The Same-Sex Marriage and Civil Rights Movements Juxtaposed
Note from the Digital Editor: In order to highlight the high-level of research and scholarship from the authors who have published in the William & Mary Policy Review’s peer-reviewed print journal, we have reproduced the abstracts from Volume 2, Issue 1 along with a link to an electronic copy of the full form of the piece.
Within the debate over the most effective strategy for achieving social change, there remains a significant divide between those who argue in favor of pushing for immediate and full equality and those who favor a more incremental approach. Indeed, this debate is looming large over the current struggle to achieve same-sex marriage rights nationwide. In this Article, I suggest that the unique political and social landscape within which the same-sex marriage movement is unfolding has important implications for the way in which the struggle can most effectively proceed. To illuminate the importance of this individualized approach, I compare the same-sex marriage and Civil Rights Movements to each other and to the oppositions they face by analyzing such factors as organizational capacity, ideological motivations, demographic stratification, institutional support, and the role of collective identity. However, unlike other scholars in the field, who have focused on the similarities between the two movements, I focus on the ways in which the movements, and the sociopolitical backdrops against which they operate, depart from one another. I suggest that examining these subtle, but nonetheless significant, differences is a crucial component of tailoring legal, political, and social strategies for change. I further posit that these differences indicate that the gay rights movement may achieve greater success by pursuing a more tempered strategy than did its predecessors in the Civil Rights Movement. By providing a comprehensive analysis of the historical forces at work behind each of the two movements, this Article offers unique insights into the longstanding debate over social change, as viewed through the lens of a timely legal issue.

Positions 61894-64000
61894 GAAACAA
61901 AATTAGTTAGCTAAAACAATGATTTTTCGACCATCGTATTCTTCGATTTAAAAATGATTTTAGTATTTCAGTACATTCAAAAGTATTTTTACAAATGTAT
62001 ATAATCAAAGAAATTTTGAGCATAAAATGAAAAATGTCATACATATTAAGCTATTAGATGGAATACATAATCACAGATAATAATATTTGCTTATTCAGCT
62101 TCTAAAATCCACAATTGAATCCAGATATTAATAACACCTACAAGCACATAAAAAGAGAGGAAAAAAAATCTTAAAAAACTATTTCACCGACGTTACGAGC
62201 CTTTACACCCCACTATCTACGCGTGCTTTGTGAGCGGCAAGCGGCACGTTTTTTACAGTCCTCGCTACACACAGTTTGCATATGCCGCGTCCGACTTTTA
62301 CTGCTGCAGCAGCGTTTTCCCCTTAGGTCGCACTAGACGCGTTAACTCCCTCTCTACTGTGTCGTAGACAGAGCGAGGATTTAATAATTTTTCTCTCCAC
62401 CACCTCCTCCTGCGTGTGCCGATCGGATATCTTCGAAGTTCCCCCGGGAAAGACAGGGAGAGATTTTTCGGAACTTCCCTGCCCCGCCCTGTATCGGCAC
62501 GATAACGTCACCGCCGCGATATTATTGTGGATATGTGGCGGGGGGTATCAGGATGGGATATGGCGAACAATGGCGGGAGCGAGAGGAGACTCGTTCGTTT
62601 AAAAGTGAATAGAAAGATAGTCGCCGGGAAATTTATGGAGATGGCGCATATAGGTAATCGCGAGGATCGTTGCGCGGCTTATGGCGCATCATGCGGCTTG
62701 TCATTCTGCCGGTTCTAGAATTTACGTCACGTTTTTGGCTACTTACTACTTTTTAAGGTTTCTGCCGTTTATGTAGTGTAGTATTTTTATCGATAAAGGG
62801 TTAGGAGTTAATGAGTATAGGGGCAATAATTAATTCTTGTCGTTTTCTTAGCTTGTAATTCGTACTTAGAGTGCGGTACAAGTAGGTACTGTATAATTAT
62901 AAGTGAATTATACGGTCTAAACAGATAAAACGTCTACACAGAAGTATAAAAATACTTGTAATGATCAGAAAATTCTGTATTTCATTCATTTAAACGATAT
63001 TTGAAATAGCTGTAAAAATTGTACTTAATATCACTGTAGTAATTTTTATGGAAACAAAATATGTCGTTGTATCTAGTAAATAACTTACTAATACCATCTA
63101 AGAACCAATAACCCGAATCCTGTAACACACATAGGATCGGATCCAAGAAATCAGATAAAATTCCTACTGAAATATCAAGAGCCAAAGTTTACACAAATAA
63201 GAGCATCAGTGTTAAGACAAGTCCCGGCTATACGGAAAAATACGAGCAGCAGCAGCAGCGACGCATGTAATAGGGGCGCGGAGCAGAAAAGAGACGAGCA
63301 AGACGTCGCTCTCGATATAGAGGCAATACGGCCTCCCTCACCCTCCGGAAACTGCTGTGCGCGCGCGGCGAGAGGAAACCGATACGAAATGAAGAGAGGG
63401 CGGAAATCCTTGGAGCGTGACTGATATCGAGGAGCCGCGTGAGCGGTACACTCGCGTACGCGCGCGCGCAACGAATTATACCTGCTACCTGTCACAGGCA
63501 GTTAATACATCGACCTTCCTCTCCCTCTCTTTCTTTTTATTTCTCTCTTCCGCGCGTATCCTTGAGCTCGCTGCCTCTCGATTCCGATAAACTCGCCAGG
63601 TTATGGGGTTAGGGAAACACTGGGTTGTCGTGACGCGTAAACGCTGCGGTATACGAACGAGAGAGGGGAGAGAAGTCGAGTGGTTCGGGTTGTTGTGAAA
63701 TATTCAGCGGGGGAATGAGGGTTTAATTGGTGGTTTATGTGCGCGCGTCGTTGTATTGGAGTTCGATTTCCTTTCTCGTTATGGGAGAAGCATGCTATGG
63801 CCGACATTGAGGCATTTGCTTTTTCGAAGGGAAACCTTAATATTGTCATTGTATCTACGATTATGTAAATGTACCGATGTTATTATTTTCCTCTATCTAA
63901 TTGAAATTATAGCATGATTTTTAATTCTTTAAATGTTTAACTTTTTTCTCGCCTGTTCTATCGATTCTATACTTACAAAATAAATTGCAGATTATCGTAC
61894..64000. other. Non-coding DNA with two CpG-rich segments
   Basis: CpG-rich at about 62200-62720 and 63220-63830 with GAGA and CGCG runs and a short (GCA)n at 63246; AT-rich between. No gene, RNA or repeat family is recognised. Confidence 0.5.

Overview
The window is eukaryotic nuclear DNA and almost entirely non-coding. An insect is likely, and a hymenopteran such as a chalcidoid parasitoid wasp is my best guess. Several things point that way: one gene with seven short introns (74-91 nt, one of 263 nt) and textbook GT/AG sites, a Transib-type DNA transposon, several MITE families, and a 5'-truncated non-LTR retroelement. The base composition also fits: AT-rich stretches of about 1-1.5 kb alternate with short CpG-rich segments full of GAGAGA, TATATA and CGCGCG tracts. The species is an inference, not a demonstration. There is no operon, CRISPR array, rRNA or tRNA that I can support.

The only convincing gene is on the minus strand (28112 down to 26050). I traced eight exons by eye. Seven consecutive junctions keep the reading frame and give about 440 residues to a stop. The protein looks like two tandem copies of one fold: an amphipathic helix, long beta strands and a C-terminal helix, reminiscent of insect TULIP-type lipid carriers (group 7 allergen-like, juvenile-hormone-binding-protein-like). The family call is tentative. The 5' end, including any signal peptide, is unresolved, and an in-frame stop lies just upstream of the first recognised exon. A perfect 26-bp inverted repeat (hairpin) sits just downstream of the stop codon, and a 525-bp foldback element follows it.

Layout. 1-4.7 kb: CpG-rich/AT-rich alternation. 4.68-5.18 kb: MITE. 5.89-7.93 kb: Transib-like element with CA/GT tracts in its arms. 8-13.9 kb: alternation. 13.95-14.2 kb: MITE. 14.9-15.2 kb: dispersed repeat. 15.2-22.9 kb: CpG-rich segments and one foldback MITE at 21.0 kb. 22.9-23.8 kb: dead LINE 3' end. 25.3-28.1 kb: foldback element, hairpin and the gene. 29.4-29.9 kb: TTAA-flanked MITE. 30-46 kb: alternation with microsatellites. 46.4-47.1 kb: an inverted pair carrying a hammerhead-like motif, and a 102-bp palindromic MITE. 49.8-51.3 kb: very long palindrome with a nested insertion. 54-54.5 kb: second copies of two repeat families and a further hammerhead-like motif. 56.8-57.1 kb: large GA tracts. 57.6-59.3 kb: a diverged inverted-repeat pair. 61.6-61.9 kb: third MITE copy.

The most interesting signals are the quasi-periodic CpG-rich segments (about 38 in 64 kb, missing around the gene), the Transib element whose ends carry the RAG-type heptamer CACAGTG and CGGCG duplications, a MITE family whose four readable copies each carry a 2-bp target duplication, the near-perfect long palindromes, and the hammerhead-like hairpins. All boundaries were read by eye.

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Kathryn L. Marshall is a J.D. candidate at Harvard Law School, 2011.